I'd appreciate if anyone can point me to peer reviewed journal articles re: archaeololgical evidence on cow slaughter (or the absence of it) in India betewen 1900 BC and 1 AD.

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Sanjeev Sabhlok

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7 thoughts on “The precise method of cow slaughter in the Indus Valley Civilisation
  1. Abhishek Tiwari

    Hinduism is born in a country which is richly endowed with water, fertile land and a society which was essentially an agrarian guild and hence preference for vegetarianism was enforced over non vegetarianism. Bull was needed to cultivate the land. Cow dung was needed as fuel (in the absence of modern energy resources) and as manure. In those primitive societies cow, the mother of bull was essentially considered as an asset and consequently was accorded the status and dignity of a mother.

    In fact Brahmans were major beef eaters. In one artical i have read that it was a customary practice to eat horse after aswmedha yagya by brahmins.But as the agriculture started growing they needed Bull and Cow. And thus against the brahminical tradition of animal sacrifice few Kshatriya had risen to oppose this, Buddha And Mahavira was among them.
    I don’t if this is true :)

  2. Harsh Vora

    Sanjeev, at the outset please note that the fact that some ancient Indians — Brahmins or otherwise — consumed beef DOES NOT automatically imply it is or was promoted by the Vedas. Neither is it a reason enough to legalise beef consumption TODAY.

    But again, I agree it is illogical to enforce ‘selective’ bans. Logic dictates that either all kinds of meat must be banned or none.

  3. Sanjeev Sabhlok

    Harsh, given the HUGE controversies re: the proper translation of the Vedas, I’m completely ignoring that issue. As far as I’m concerned if people were eating beef, etc. regularly, they would leave remains outside their huts, and these remains should exist. The fact that tens of such examples exist from ALL over India across most time periods, is the ONLY proof we need to asset with confidence that Indians were – like ALL other communities in the world – meat and beef eaters.

    The ONLY community in the world that opposes meat on first principles is the Jain community. It is almost certain that Jains influenced Buddhists (who were not vegetarian initially) to ultimately influence north Indians to reduce meat eating and stop eating beef. Buddhists were strongly against Vedic animal sacrifice. Their influence was huge e.g. through Ashoka’s edict which forbade meat eating in India.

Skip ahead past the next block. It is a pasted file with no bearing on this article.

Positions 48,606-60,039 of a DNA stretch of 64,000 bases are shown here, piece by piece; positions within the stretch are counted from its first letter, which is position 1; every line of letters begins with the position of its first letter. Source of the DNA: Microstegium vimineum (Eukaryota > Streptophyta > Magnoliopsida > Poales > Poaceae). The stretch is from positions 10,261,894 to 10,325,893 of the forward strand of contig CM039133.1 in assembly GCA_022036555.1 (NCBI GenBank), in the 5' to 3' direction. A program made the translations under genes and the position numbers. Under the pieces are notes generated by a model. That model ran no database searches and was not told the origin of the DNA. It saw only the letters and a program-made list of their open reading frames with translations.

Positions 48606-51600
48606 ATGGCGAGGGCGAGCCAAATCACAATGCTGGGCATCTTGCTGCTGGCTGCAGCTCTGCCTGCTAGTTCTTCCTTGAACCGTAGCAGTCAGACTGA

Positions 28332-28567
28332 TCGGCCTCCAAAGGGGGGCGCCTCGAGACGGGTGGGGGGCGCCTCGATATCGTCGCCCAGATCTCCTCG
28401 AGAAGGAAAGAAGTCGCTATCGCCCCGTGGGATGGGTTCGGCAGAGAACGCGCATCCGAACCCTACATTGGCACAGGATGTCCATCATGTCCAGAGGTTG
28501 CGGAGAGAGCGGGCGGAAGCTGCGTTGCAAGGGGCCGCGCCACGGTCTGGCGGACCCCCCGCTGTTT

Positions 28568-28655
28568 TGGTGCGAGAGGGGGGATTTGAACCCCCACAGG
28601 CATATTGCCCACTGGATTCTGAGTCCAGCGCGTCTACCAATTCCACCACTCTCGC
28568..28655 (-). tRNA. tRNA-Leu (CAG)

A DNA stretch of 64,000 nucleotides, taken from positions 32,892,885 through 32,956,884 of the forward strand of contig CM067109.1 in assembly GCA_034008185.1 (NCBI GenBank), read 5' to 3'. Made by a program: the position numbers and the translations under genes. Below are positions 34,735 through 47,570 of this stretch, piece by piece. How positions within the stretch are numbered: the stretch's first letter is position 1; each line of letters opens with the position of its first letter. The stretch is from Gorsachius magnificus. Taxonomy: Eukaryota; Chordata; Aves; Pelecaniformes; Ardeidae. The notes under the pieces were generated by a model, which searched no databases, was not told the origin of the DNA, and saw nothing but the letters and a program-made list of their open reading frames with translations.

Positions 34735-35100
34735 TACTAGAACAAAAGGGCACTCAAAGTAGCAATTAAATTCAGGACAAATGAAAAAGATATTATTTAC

4. chopra arora

    दोस्तों अब में अपने हिन्दू दोस्तों को एक चीज़ और बताती हु वैसे तो हम हैं ही हिंदुस्तानी गोपालक गोरक्षका तो हम केवल गौ के दूध का इस्तेमाल करते हैं जैसे कन्हैया ने दिखाया था गायत्री को गौ के रूप में वासुकि की बेहेन बताया गया हैं हम इन मुसलमानो के क़ुरबानी में भी विश्वास नहीं करते लेकिन ईद के दिन ये लोग ख़ुशी बनाते हे राम ही जाने किसी खुशी हा तो हमने कसाई जात सुनी हैं न हमारे पूर्वजो ने इन्हे इसिलए पूजा से भी अलग किया था क्योंकि ये अपवीतर माना जाता हैं नही अच्छा तो हैं लेकिन आजकल इस जात को कोई अस्तितत्व नहीं हमें बुचरखाने या कतलखाने को कोई जायज़ा नहीं रहा मुसलमानो के इन क़ुर्बानियों में तो ये इन्हको बुलाते होंगे लेकिन इनका कोई काम नही रहा बृहष्ट कतलखाने में अंग्रेजी मशीनो से कतल होने लग गए अंग्रेज़ो की यह मशीन केवल समय की बचत करती होंगी लेकिन जानवर की आवाज़ो से वह जगह धरती पे इंसानो की गैर मौजूदगी ही दिखातीं हैं ये विनाश की लीला में तो हम लोग ज़रा भी अक़ल नहीं रखते लेकिन पशुपतिनाथ ने हमेशा ऐसे तरीके बताये थे जिनसे जानवरो से इंसानो जैसे ही रिश्ता बनता हैं पत्थर के नांदी को पुझने की बझाये हमें इन्हका अपने संसार में विदा करने में तो कमसेकम अपने समय देना चाहिये हरप्पा में तो ऐसे ही सार्वजनिक स्थान होता था जहा हमारे द्वारा छोड़े हुए जानवर को उस राज्य के छोटी जाती यानि कसाई करते थे लेकिन अंग्रेजी बुचरखाना कतलखाने में न तो काबिल लोग हैं इनखा बाँझ पशुओं का कतल करने के लिए और हम आँख से अंधे हो जाते हे बेजुबानो के लिए क्योंकि हमारे धरम की विशेषता खत्म हो रही हैं हमारे वो तरीके भी लुप्त हो गए हे जिनमे पशुओं को तरकीब से काटा जाता था हुनर वाले कसाई से और विदेशी आगये हैं जो इन कतलखानों को बेतरतीब मनमानी से चलाते हैं केवल यह तमगा हासिल कारण एके लिए हलाल जो केवल एक अरब कसाई की विचारधारा हैं हिन्दू देश में जिसमे कसाई के हुनर बेहतर था कम दर्द के साथ

  5. Toms

    Please look into the Mittani kingdom of todays Syria and Turkey in Wikepedia.
    If you see the names of the kings, they are similar to the names in Ramayana and Mahabharata and the Aryan kings. Aryans should have migrated from these areas to Inida later!!!

  6. Sanjeev Sabhlok

    I’m aware of this and have discussed this separately. There are extensive books on this hotly debated subject.